Have you ever heard the phrase ‘ISA season’ and wondered what it was? Read below for an overview of what ISA season is and why it’s an important time for your savings!
What is ISA season?
An ISA is an Individual Savings Account that allows you to deposit up to £20,000 tax-free in the current tax year. The ISA season is traditionally in March and April each year as the new tax-year begins on April 6th.
Why should you use your ISA allowance?
If you want to make your savings work harder for you, then using your ISA allowance might help. Paying into an ISA could be a great way to save or invest tax-efficiently.
With a Stocks and Shares ISA, your money is invested in the stock market, and you don’t have to pay tax on any returns you make! However you must remember that with investing, your capital is at risk, meaning you could get back less than you put in as financial markets fluctuate.
How to make the most of ISA season
How you use your ISA allowance depends on your individual circumstances - do what works for you! You can put everything into one ISA or spread your total allowance between a number of different ISA accounts such as a Stocks & Shares ISA, Cash ISA or Lifetime ISA.
Taking advantage of your ISA allowance at the start of the tax year could help you maximise your returns as it will give your money more time to accrue interest or profits. For example, if you decide to open an ISA account in September rather than in April, you’ve missed out on 5 months of potential returns! By starting early, you could benefit from the power of compounding for longer and this could potentially make a huge difference to growing your wealth in the long-term.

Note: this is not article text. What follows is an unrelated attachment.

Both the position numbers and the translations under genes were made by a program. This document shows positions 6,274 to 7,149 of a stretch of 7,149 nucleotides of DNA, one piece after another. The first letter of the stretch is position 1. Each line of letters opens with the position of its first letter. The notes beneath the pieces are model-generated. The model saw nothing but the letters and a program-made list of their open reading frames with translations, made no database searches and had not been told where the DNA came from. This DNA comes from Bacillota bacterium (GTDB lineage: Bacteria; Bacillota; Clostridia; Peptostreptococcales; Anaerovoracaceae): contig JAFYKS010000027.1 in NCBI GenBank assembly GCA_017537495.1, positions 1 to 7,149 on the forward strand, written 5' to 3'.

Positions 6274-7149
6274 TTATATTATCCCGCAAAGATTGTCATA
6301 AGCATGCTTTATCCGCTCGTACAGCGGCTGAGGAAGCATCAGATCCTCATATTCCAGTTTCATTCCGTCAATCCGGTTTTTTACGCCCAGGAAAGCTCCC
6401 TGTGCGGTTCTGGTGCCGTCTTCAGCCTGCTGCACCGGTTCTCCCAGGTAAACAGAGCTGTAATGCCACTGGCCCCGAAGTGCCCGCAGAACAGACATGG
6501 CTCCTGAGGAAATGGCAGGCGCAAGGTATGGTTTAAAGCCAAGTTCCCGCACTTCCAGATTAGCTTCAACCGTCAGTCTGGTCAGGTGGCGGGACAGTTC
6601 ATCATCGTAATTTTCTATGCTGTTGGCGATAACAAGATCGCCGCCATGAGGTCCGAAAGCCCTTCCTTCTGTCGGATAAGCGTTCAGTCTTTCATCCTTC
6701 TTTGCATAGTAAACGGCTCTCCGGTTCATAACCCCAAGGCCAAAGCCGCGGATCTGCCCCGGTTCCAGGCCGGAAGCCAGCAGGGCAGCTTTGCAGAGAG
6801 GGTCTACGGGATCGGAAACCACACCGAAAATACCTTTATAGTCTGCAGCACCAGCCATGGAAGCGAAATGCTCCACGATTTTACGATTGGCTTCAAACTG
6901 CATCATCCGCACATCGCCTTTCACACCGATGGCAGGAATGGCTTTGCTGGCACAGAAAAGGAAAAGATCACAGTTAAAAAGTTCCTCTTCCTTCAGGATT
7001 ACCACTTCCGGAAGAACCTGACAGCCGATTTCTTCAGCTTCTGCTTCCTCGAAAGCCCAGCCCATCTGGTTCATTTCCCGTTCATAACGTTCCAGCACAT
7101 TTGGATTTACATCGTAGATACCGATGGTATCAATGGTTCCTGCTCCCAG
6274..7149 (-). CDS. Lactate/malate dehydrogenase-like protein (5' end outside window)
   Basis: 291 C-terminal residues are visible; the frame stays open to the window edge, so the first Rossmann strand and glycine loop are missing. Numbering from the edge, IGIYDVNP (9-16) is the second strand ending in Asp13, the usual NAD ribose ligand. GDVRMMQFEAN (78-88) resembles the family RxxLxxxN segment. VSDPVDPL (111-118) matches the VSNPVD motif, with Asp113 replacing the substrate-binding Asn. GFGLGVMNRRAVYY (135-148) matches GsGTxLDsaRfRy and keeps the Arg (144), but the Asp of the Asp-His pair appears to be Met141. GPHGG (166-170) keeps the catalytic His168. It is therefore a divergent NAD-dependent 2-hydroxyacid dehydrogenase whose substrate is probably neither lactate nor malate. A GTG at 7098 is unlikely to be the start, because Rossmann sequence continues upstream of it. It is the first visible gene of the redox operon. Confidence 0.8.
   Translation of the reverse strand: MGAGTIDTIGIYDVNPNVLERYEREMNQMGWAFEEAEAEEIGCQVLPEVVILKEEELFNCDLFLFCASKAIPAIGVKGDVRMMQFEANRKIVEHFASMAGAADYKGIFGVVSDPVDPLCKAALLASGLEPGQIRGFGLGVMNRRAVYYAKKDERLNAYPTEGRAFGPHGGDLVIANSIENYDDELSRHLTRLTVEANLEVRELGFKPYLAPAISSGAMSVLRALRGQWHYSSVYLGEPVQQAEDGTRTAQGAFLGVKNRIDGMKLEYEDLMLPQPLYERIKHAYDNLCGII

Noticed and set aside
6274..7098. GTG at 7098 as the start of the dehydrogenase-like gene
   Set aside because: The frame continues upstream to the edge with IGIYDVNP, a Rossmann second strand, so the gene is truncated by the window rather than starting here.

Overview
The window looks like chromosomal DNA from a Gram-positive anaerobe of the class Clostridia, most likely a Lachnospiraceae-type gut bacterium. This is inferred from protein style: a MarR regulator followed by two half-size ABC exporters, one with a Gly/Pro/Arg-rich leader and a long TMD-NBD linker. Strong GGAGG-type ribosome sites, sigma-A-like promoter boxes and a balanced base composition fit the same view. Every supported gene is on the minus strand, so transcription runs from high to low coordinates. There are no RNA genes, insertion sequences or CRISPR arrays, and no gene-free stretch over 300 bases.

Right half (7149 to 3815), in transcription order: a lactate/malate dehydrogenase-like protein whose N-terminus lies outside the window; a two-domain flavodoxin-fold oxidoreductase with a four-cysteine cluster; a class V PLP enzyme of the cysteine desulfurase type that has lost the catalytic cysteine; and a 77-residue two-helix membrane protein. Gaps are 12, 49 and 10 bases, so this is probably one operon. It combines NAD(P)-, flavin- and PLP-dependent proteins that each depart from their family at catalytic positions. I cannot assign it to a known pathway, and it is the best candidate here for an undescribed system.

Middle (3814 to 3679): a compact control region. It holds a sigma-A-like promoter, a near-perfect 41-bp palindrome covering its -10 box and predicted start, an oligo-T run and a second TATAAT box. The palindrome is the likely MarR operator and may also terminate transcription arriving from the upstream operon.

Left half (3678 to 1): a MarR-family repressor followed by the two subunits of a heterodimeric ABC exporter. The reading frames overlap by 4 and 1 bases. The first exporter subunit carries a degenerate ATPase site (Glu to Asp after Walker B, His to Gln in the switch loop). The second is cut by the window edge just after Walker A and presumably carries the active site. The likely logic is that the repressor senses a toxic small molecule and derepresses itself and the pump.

Setting up an ISA may seem like a difficult and confusing task but that’s not the case! If you want to invest in a Stocks and Shares ISA, there are many platforms like Wealth8, that can help you get started in minutes. Simply select from a range of index funds according to your risk level and choose how much you want to invest.
With Wealth8, you can start with as little as £8!
The tax treatment depends on your individual circumstances and may be subject to change in the future. Please remember that your capital is at risk. The value of your investments can go down as well as up, and you could get back less than invested.
This article should not be read as personal financial advice. Individual investors should make their own decisions or seek independent advice.